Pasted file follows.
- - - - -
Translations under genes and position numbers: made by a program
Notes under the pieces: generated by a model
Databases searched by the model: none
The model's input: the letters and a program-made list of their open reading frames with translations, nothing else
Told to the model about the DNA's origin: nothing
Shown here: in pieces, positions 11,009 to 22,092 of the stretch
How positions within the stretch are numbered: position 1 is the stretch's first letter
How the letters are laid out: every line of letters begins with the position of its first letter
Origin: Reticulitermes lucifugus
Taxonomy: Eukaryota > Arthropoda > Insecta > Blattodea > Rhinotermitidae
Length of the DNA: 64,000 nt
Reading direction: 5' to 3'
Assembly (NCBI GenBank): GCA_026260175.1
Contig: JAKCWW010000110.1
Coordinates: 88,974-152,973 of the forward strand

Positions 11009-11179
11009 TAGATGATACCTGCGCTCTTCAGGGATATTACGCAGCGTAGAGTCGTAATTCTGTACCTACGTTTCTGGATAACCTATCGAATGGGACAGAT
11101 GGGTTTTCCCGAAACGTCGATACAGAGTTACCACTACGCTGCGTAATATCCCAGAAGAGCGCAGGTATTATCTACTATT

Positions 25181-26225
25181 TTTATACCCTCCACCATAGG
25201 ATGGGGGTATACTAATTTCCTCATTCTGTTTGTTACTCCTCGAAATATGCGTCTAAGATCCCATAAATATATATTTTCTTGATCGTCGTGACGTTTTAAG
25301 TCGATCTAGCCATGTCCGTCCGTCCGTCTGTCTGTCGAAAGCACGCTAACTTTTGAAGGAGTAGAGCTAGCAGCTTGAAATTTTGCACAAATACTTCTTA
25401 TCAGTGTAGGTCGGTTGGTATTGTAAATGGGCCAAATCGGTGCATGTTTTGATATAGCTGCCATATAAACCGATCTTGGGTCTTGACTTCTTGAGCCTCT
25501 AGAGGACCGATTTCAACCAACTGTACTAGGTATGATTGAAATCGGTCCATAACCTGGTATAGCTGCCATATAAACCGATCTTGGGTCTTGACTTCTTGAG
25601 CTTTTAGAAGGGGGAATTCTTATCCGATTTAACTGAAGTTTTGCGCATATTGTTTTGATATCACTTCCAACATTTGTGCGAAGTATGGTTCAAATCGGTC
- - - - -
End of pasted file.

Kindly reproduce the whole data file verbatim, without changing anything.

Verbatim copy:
Translations under genes and position numbers: made by a program
Notes under the pieces: generated by a model
Databases searched by the model: none
The model's input: the letters and a program-made list of their open reading frames with translations, nothing else
Told to the model about the DNA's origin: nothing
Shown here: in pieces, positions 11,009 to 22,092 of the stretch
How positions within the stretch are numbered: position 1 is the stretch's first letter
How the letters are laid out: every line of letters begins with the position of its first letter
Origin: Reticulitermes lucifugus
Taxonomy: Eukaryota > Arthropoda > Insecta > Blattodea > Rhinotermitidae
Length of the DNA: 64,000 nt
Reading direction: 5' to 3'
Assembly (NCBI GenBank): GCA_026260175.1
Contig: JAKCWW010000110.1
Coordinates: 88,974-152,973 of the forward strand

Positions 11009-11179
11009 TAGATGATACCTGCGCTCTTCAGGGATATTACGCAGCGTAGAGTCGTAATTCTGTACCTACGTTTCTGGATAACCTATCGAATGGGACAGAT
11101 GGGTTTTCCCGAAACGTCGATACAGAGTTACCACTACGCTGCGTAATATCCCAGAAGAGCGCAGGTATTATCTACTATT

Positions 25181-26225
25181 TTTATACCCTCCACCATAGG
25201 ATGGGGGTATACTAATTTCCTCATTCTGTTTGTTACTCCTCGAAATATGCGTCTAAGATCCCATAAATATATATTTTCTTGATCGTCGTGACGTTTTAAG
25301 TCGATCTAGCCATGTCCGTCCGTCCGTCTGTCTGTCGAAAGCACGCTAACTTTTGAAGGAGTAGAGCTAGCAGCTTGAAATTTTGCACAAATACTTCTTA
25401 TCAGTGTAGGTCGGTTGGTATTGTAAATGGGCCAAATCGGTGCATGTTTTGATATAGCTGCCATATAAACCGATCTTGGGTCTTGACTTCTTGAGCCTCT
25501 AGAGGACCGATTTCAACCAACTGTACTAGGTATGATTGAAATCGGTCCATAACCTGGTATAGCTGCCATATAAACCGATCTTGGGTCTTGACTTCTTGAG
25601 CTTTTAGAAGGGGGAATTCTTATCCGATTTAACTGAAGTTTTGCGCATATTGTTTTGATATCACTTCCAACATTTGTGCGAAGTATGGTTCAAATCGGTC